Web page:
10. Visit  Student4_life profile page
    1
    Not possiable, no way no how. My fiancee is in medical school and there is now way to work and go to school. You just need to learn so much in such a short amount of time that there really isn't time to work. She earned strait A's with 2 Majors in undergrad and worked two different jobs (one was teaching the MCAT and the other was working for the college) for over 30 hours a week, so she can definately learn quickly but now she spends all but one-two hours a day either sleeping studying or going to school. So no you cannot work and go to med school at the same time, especially as a new nurse that is going to be at the bottom of the pile. You can however look into becoming a DNP. I hear that unlike medical school, you can take courses for that part time.
    BmoreCRNP likes this.
  11. Visit  pryncessamanda profile page
    0
    If you are able to work during med school, home health care is a great idea. The schedule is very flexible and a lot of time you can pick and chose your hours. Also since there is a lot of down time it would be perfect for a the studying and reading you are going to have to do. You may get paid less than a hospital but it has a lot to offer considering your situation. Good luck!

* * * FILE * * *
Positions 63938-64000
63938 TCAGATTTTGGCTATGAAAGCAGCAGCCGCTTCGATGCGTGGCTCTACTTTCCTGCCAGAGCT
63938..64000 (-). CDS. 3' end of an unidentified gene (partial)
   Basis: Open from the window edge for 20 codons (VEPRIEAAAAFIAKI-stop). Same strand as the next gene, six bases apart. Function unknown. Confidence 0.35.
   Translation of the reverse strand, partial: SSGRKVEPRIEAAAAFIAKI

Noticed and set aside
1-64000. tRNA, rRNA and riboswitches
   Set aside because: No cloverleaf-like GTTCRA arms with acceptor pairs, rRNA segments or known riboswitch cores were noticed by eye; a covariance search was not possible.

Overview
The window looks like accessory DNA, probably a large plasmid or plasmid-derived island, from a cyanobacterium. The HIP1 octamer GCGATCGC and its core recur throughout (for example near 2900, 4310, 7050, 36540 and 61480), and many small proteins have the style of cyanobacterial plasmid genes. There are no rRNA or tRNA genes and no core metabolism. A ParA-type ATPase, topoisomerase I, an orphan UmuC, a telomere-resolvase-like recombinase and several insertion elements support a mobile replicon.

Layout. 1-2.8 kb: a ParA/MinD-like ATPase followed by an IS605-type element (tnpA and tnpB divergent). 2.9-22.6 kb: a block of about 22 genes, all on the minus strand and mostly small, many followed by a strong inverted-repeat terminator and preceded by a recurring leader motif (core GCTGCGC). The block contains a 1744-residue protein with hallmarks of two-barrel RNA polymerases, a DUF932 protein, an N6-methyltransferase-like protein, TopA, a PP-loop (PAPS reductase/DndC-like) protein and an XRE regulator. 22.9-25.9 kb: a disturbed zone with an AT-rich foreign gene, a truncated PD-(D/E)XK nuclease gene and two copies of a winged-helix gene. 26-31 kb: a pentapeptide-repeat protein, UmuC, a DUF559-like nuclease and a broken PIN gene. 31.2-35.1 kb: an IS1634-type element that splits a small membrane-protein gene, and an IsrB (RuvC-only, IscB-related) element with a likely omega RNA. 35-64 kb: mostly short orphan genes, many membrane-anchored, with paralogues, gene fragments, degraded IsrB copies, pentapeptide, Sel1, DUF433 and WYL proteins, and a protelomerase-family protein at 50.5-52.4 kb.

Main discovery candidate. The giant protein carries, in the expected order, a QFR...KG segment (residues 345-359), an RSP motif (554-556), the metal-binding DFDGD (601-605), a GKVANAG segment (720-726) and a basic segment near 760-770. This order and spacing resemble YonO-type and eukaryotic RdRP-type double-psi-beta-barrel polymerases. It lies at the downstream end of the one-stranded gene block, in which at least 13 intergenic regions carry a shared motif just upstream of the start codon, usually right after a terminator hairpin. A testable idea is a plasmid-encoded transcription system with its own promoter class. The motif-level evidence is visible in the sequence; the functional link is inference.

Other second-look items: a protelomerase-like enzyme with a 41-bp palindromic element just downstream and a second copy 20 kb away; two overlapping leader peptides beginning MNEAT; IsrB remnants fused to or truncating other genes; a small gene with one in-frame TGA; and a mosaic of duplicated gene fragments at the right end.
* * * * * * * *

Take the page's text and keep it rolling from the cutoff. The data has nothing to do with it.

12. Visit  BmoreCRNP profile page
    0
    I think I agree with the folks who said this isn't possible. I really don't see it working, especially since you are new. Remember that med-students have "clinicals." I they call it practicum or something else. The schedule varies depending on what rotation you're on (inpatient, oupatient, etc). You have to rotate between days, nights, and weekends. There are times when you have to be on call for 24 or more hours, sometimes sleeping at the facility in the on call room (I used to feel sorry for them). If you are working as a nurse, you have to find a job with the kind of flexibility that you will need. Like someone else said, since you're a new grad, this may be very difficult.
  13. Visit  BluegrassRN profile page
    0
    It might be a good idea for you to work a year or so between graduation and med school. You'll save some money, but more than that, you'll gain A LOT of experience.